SS:Also, Mr. Yatzenuk, who is the head of a new government in Kiev, has said recently, two or three days ago in Europe, that this is not a “Ukraine-Russia conflict, this is a conflict in Europe.” Do you see it this way? Is Europe ready to see this as an internal problem?

JH: No. To be fair to the Europeans and particularly to Germans, they are well aware that engaging Russia – with whom they have vast trading relationship, beyond even energy, in terms of petrochemicals, machines, tools, cars – these are the things that the German industry does very well around the world and Russia is certainly part of that – they are aware that they are next door to Russia and even Mrs. Merkel, who is no friend of Russia, in a way that Chancellor Schroder was, but the SPD are all traditional friends of Russia, and Steinmeier carries that banner certainly up to now. There are different voices in the German government, like there are in any other government, but the reality is that I don’t think they see it that way, that’s it’s all one or all the other. They are playing a balancing act, they want peace, certainly, and stability on their flank, and yet they want to engage Russia and keep it engaged. That’s walking a tight rope. That can be done, but that leads to be very adroit diplomacy and knowing about limits, which is what again I urge them – to tone down the rhetoric and actually match it to what they are prepared to do. That and that alone would really help the situation.

SS:So you’re saying that the EU is not ready to undertake serious economic sanctions against Russia?

JH: I don’t think so. It depends on what we mean by “serious,” but Iran-style sanctions, which are the most extreme thing coming out of the US Congress – I’m not sure that would even pass in America, but it certainly wouldn’t fly in Europe, and everybody knows that. Even on a smaller matter, like the G8 in whether people go or whether Russia is kicked out of the G8 which is relatively a smaller deal, certainly, than economic war with all, Steinmeier made it very clear that it was a very bad idea. And the US can’t do this without European support, particularly German support, and so, as ever in Europe, there are different voices. You hear much more hawkish tone from Poland, the Baltics, Sweden. But from Italy, from Cyprus, from Germany you have a much more “We need to engage the Russian” tone, as always. This isn’t a unitary actor, this piece speaks with many voices.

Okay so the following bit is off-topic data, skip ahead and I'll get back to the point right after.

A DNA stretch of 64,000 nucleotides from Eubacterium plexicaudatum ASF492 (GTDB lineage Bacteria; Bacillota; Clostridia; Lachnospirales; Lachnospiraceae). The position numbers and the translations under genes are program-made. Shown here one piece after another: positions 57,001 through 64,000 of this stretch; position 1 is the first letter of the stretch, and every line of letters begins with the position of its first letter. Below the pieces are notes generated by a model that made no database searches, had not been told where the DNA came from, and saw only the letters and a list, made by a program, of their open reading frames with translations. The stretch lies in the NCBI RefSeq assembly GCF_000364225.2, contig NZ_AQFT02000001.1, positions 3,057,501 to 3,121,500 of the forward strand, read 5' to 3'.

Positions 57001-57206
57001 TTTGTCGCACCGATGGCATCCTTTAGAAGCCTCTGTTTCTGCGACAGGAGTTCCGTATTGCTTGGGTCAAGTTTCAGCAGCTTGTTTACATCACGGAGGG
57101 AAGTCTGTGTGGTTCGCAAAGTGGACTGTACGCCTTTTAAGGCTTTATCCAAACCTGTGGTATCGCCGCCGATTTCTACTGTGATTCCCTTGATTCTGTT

SS: Some members of the government who came to power after Maidan belong to ultra-nationalist forces, and are known for their anti-Semitic, anti-minority stance. How can the EU explain working with these people?

JH: It wants to weed them out as fast as possible, and again, in any revolution, and certainly I can think of...I used to teach a course in my pre-serious days, you’re always going to have extremist elements. They do need to be weeded out extremely quickly – we don’t have the luxury of time, due to the geopolitical situation, but also primarily the economic situation, to play around with nonsense, as you say. Not a majority of people in the crowd, certainly, but an active minority in the crowd were extremists, and Western press certainly says this. I was stuck on my train today reading my Economist and that certainly came out, they were very fair about that, and these folks need to be weeded out very, very quickly because what they will do is blow up all the possibilities of stability here, and incite other things that we don’t want them to do, and here we really need the EU and it’s kind of soft power way to lean on the transitional government and keep the bad apples from ruining the cart.